By now, if you pay attention to politics, you've heard that U.S. Sen. Robert Byrd, 92, has died. And if you've read anything about the West Virginia Democrat, you probably know that he helped preserve the Senate's traditions.
A story that U.S. Sen. Jim Inhofe, R-Okla., once told me illustrates Byrd's role. He said Byrd taught him that senators are supposed to be partisan without being mean-spirited about it.
Inhofe, conservative even by Oklahoma's standards, had served in the U.S. House before winning election to the Senate. Not long after he became a U.S. senator, Inhofe delivered an angry, blistering speech on the Senate floor.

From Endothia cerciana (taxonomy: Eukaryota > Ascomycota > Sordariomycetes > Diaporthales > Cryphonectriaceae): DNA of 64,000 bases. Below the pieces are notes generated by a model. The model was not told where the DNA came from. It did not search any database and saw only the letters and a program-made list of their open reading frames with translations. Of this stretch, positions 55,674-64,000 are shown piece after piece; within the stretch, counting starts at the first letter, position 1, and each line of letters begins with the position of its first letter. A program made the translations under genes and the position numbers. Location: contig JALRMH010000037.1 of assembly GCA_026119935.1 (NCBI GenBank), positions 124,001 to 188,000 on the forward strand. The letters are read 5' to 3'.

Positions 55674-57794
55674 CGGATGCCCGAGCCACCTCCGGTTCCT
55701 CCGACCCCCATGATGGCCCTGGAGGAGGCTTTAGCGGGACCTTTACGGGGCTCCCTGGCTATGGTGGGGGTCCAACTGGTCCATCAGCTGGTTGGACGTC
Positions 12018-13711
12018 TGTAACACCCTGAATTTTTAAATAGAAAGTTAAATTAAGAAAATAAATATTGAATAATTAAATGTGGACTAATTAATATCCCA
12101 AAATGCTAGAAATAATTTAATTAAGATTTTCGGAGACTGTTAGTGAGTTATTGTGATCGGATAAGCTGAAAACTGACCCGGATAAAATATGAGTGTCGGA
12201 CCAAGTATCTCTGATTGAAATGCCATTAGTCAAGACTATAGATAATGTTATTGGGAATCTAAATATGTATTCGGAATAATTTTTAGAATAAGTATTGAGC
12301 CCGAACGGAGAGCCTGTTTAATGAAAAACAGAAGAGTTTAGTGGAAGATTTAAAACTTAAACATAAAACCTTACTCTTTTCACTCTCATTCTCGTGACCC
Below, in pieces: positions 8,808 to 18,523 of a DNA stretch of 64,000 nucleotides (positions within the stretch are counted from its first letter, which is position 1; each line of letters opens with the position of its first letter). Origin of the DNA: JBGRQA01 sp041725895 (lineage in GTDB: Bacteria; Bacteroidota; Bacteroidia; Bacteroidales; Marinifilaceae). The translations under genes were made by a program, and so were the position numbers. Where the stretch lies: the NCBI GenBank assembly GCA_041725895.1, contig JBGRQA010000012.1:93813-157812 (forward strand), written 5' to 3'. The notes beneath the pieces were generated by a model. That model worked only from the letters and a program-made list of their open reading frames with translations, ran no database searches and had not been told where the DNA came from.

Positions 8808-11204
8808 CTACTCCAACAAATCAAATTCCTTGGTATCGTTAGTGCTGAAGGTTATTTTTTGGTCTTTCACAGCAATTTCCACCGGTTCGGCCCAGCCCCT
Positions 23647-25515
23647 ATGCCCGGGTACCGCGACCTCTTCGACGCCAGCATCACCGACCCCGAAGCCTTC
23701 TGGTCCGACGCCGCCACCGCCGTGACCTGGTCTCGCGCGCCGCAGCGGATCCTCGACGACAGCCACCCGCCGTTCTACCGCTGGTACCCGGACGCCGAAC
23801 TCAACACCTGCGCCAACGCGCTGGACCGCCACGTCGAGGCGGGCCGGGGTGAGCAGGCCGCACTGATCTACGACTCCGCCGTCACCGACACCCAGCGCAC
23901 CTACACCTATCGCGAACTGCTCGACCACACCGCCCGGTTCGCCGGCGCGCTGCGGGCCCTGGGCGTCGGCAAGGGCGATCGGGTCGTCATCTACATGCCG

"Young man," Byrd said to Inhofe afterward (Inhofe is 75), "you gave a good speech."
But Byrd went on to explain that the Senate is different from the House, and that the members tried to get along. Inhofe said he listened, and discovered he could express his views while still being on good terms with everyone, even the liberal Democrats.